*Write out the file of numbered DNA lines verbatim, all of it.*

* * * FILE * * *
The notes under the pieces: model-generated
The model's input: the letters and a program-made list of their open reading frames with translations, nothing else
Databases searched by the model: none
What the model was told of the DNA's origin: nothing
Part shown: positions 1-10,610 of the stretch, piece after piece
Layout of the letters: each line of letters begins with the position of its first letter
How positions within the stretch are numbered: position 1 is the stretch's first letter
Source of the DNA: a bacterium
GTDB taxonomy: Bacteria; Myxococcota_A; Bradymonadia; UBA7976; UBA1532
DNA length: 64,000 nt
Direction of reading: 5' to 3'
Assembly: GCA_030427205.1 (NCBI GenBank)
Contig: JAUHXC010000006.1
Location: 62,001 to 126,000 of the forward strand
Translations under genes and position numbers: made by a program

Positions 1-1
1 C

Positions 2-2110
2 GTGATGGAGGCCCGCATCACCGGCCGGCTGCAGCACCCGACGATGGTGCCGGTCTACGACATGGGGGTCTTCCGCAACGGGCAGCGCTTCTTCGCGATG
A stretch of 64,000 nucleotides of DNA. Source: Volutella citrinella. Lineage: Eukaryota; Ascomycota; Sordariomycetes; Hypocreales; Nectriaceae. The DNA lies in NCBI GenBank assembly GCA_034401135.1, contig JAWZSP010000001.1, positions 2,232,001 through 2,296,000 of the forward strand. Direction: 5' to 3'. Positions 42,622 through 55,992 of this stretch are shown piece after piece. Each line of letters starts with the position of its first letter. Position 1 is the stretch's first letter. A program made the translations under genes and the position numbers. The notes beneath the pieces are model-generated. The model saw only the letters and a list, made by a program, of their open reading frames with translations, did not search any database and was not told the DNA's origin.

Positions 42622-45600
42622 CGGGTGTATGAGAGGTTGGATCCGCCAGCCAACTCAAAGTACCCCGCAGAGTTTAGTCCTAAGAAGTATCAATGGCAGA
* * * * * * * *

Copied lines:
The notes under the pieces: model-generated
The model's input: the letters and a program-made list of their open reading frames with translations, nothing else
Databases searched by the model: none
What the model was told of the DNA's origin: nothing
Part shown: positions 1-10,610 of the stretch, piece after piece
Layout of the letters: each line of letters begins with the position of its first letter
How positions within the stretch are numbered: position 1 is the stretch's first letter
Source of the DNA: a bacterium
GTDB taxonomy: Bacteria; Myxococcota_A; Bradymonadia; UBA7976; UBA1532
DNA length: 64,000 nt
Direction of reading: 5' to 3'
Assembly: GCA_030427205.1 (NCBI GenBank)
Contig: JAUHXC010000006.1
Location: 62,001 to 126,000 of the forward strand
Translations under genes and position numbers: made by a program

Positions 1-1
1 C

Positions 2-2110
2 GTGATGGAGGCCCGCATCACCGGCCGGCTGCAGCACCCGACGATGGTGCCGGTCTACGACATGGGGGTCTTCCGCAACGGGCAGCGCTTCTTCGCGATG
A stretch of 64,000 nucleotides of DNA. Source: Volutella citrinella. Lineage: Eukaryota; Ascomycota; Sordariomycetes; Hypocreales; Nectriaceae. The DNA lies in NCBI GenBank assembly GCA_034401135.1, contig JAWZSP010000001.1, positions 2,232,001 through 2,296,000 of the forward strand. Direction: 5' to 3'. Positions 42,622 through 55,992 of this stretch are shown piece after piece. Each line of letters starts with the position of its first letter. Position 1 is the stretch's first letter. A program made the translations under genes and the position numbers. The notes beneath the pieces are model-generated. The model saw only the letters and a list, made by a program, of their open reading frames with translations, did not search any database and was not told the DNA's origin.

Positions 42622-45600
42622 CGGGTGTATGAGAGGTTGGATCCGCCAGCCAACTCAAAGTACCCCGCAGAGTTTAGTCCTAAGAAGTATCAATGGCAGA